Look at the lists of singers – are the selections relegated to a certain number per voice type? In our two examples above, the answer is yes for Chautauqua and no for Houston Grand Opera. A glance at HGO’s website shows us a list of decades of alumni, categorized by year with voice types listed. In some years there are several of one voice type, and in some years there are none. The 2014-15 group of Studio Artist had no tenors. There are typically 8 singers in the Studio, sometimes 9.
If the singers are listed but not their voice types, you’ll have to do some digging to find out how many of each were chosen. A Google search makes this happen in almost no time.
An article like the one mentioned above in Broadway World makes it easy to get some previous history on each singer. If there is no such source, which is often the case, see if the singers’ resumes or bios are online. Look at the history that led up to where the singers are currently.
3. Get to know the people involved.
All of these companies list staff on their websites. Anyone from the General or Artistic Director to the Chorus Master could be weighing in on the decisions. See what you can find out about these people. In addition to those recently chosen, what are the characteristics of people they chose in the past? Are there any similarities?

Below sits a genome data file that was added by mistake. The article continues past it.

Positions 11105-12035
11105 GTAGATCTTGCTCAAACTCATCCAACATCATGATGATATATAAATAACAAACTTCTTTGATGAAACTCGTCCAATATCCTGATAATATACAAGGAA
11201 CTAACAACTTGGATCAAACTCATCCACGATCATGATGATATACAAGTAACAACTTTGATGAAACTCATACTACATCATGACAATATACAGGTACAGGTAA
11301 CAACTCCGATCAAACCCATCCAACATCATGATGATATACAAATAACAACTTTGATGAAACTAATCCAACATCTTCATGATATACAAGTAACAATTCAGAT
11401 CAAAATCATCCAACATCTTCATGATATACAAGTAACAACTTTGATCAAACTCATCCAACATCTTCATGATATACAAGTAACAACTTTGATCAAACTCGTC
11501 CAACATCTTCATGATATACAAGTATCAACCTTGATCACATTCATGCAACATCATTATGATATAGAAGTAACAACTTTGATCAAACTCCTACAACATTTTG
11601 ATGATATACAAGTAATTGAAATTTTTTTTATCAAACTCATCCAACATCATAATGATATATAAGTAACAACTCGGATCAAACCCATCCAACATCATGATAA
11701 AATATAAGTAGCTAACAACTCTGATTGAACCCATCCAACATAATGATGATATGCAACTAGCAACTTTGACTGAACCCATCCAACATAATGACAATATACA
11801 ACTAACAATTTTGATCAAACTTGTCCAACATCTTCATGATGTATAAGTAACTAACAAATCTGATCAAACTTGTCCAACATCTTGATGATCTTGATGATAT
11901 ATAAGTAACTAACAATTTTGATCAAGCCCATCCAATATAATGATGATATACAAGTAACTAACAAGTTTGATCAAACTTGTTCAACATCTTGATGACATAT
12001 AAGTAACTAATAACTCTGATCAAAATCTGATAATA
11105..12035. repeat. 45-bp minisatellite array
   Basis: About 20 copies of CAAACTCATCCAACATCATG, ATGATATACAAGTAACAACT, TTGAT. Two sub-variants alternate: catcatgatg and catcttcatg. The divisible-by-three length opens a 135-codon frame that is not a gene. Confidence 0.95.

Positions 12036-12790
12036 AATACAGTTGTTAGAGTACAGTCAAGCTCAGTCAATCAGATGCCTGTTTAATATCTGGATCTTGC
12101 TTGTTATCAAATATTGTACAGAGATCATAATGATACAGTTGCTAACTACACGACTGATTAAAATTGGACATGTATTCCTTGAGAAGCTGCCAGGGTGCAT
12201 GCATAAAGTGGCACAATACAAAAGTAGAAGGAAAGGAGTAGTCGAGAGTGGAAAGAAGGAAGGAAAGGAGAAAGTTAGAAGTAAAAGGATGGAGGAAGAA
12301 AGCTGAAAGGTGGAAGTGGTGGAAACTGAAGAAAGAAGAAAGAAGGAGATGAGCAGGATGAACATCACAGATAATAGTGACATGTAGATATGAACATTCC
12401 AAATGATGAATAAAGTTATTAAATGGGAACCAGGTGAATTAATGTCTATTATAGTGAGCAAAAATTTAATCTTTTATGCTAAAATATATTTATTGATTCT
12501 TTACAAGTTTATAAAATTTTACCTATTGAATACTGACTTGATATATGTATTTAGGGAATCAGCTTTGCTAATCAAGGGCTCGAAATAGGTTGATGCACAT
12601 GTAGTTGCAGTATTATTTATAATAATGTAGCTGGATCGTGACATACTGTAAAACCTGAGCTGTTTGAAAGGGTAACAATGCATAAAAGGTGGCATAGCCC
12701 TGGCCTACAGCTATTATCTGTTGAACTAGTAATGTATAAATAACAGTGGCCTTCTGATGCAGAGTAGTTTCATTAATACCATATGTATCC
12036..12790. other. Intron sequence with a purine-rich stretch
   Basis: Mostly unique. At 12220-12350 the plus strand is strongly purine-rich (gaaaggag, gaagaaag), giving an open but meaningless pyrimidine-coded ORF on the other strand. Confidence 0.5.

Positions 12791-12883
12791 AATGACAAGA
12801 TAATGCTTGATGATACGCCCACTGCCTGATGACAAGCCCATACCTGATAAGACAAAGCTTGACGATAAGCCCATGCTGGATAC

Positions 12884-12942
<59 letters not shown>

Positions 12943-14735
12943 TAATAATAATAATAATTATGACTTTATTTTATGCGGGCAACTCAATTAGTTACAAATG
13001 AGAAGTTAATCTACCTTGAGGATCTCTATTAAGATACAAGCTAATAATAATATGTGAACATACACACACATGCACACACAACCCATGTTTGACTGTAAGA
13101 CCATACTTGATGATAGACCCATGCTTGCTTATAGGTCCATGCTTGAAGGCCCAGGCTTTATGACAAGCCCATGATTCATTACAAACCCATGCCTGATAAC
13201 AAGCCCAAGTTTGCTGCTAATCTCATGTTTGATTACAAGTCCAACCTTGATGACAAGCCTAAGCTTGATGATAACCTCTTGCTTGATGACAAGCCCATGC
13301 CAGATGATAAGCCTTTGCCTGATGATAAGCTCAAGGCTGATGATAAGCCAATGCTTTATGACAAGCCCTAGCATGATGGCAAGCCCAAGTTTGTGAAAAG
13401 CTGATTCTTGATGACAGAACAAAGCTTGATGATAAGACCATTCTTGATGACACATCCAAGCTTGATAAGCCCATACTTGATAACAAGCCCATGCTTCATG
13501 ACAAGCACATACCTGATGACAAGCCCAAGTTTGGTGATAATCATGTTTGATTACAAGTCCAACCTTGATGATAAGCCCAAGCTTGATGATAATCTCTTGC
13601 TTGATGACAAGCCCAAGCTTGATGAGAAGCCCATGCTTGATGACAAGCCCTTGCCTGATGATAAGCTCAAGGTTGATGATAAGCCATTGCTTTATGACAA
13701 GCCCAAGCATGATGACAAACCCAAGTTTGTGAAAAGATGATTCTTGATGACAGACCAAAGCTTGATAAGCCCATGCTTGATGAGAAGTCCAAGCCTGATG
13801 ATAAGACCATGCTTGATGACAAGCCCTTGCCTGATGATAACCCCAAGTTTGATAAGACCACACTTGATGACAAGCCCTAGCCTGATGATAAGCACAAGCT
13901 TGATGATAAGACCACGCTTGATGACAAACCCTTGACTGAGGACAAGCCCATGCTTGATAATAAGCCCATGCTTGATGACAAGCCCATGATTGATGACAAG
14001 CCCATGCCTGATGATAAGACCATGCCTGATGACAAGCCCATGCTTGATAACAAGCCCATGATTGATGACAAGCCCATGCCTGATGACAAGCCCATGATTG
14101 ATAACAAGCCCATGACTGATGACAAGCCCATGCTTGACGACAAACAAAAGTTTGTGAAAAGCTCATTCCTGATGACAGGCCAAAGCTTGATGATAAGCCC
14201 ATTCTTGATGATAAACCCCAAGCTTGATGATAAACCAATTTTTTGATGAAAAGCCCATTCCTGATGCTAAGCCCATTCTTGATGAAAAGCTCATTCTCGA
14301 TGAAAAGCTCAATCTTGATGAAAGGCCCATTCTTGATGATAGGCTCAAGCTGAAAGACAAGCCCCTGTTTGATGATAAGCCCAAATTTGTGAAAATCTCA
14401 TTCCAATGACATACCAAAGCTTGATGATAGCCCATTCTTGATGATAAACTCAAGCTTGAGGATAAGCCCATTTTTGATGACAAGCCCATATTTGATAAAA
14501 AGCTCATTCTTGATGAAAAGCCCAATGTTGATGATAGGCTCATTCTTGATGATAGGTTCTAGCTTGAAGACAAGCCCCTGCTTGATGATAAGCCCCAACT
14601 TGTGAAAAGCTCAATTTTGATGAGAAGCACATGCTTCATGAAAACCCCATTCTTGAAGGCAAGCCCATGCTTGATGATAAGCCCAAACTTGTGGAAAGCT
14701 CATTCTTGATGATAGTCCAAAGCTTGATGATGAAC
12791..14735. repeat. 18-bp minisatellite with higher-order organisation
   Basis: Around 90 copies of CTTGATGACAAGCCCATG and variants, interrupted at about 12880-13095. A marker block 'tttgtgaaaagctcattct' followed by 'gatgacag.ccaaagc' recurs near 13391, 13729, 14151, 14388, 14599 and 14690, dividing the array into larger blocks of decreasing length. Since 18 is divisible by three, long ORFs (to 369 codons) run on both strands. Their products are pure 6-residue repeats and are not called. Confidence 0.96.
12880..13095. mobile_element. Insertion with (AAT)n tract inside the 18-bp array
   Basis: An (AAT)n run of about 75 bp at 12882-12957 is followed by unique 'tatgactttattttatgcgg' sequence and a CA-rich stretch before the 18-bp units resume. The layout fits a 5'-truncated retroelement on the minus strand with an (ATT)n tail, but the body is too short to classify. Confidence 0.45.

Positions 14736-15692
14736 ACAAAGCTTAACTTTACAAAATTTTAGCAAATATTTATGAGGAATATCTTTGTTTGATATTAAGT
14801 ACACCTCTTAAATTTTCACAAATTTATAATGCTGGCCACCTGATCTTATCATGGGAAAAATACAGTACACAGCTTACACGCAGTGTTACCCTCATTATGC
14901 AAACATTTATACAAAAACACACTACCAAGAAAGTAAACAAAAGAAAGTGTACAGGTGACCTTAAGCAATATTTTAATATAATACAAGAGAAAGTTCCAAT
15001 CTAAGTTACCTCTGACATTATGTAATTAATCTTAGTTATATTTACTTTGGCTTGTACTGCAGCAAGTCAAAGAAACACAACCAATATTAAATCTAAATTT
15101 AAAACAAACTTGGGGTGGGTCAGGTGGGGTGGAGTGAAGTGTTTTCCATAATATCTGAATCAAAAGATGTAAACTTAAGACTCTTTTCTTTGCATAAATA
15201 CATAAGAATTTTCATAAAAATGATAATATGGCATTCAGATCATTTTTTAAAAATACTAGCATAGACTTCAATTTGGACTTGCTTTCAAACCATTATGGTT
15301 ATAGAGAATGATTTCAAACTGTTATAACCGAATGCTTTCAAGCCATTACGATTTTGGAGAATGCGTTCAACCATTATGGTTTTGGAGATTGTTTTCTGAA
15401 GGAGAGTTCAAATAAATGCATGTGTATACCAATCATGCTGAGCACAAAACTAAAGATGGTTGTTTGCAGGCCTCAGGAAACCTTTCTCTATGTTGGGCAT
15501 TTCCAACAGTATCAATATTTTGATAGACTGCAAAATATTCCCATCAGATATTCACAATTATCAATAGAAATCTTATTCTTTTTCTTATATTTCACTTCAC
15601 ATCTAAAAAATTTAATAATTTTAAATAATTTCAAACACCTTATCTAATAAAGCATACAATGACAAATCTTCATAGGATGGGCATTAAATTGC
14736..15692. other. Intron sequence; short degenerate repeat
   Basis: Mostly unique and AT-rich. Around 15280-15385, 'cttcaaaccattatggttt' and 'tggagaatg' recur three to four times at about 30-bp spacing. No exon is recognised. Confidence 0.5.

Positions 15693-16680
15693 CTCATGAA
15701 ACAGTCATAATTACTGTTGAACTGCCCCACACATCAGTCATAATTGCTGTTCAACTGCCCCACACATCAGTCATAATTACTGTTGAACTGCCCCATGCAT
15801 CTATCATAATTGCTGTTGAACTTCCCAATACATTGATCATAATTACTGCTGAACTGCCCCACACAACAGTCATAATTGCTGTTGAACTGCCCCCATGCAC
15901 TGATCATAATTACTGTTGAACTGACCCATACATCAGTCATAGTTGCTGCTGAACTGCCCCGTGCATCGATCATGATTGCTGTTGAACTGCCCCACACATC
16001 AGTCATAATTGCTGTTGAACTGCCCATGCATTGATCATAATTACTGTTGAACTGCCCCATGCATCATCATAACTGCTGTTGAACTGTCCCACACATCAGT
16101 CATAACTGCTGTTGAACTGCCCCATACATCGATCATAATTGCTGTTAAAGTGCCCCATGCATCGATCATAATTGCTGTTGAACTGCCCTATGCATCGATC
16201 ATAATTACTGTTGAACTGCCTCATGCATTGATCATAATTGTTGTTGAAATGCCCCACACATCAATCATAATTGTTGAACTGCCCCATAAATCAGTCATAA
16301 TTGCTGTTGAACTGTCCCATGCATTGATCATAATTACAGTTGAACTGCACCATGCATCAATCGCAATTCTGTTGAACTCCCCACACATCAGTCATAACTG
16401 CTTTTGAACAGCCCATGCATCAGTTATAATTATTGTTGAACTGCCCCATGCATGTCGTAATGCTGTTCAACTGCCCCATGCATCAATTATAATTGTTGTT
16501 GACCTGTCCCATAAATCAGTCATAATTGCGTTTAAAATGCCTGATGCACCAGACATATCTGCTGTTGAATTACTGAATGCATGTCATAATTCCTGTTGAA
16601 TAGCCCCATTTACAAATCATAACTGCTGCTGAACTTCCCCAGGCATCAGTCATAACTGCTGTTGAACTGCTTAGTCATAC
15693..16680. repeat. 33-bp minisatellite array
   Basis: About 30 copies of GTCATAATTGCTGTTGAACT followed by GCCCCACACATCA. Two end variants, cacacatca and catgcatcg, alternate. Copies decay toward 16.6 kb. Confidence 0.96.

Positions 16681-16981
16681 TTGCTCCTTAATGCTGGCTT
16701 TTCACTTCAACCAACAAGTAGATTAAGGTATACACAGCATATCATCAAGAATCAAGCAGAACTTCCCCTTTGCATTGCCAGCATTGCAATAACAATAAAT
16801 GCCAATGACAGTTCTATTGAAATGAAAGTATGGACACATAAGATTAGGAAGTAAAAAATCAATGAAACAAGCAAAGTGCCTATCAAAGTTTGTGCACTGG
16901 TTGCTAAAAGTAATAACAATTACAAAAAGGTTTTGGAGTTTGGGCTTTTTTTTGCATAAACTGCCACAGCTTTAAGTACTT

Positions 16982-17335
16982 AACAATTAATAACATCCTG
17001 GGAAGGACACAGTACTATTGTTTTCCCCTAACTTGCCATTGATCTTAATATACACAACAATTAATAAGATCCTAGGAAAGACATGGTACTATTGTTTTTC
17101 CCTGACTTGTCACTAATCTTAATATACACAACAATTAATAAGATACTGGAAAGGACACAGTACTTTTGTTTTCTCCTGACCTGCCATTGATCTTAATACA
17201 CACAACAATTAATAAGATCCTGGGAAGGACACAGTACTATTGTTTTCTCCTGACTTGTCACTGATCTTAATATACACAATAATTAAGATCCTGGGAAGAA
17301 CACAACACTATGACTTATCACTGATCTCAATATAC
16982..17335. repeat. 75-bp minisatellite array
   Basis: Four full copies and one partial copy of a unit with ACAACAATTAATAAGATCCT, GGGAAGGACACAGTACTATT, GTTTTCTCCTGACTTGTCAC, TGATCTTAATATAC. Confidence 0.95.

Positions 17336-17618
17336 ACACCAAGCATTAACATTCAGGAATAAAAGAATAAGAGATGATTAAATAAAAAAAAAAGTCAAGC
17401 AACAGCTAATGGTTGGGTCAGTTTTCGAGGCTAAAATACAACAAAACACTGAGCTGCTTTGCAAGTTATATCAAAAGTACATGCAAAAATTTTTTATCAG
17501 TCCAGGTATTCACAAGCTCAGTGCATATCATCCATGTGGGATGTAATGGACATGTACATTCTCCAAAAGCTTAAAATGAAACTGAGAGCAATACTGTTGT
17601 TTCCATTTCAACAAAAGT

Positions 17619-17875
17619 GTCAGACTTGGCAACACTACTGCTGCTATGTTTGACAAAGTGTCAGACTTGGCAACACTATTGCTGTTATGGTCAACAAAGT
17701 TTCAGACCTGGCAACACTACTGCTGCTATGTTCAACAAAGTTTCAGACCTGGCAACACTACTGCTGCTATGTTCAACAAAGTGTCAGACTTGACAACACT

Do these people have social media accounts? What do they talk about? Have they been interviewed? Do they know people you know? Follow them and listen to what they have to say. Join groups where they are active in discussions. See if they write a blog (they definitely exist). Look at the way they write – what are their “voices” like? This can give you an idea of what the person is like.
When possible, join conversations if you have something of value to contribute. If you like an article or a post, share it and make a comment about why you like it. Tag the company or person of interest in your post.
Look at the productions the companies create. Are they traditional? Avant garde? Do they favor a certain composer or language? This might give you an idea of what goes in an audition and what they might be interested in seeing/hearing.
You might notice a theme in all three of these points: they all require research and analysis. If you thought those things would go away after formal training because you’re a creative artist, think again. These skills are imperative to the success of any entrepreneur. After all – the more informed you are, the more confident you can be in your decisions going forward.
Once you’ve done your research and analysis, you’ll be ready to move on to the next phase: action on your part. This entails deciding which programs would be appropriate choices and what you need to do preparation-wise to give yourself the best chance at success. Selection to one of these programs is never guaranteed, but it should go without saying: knowledge is power.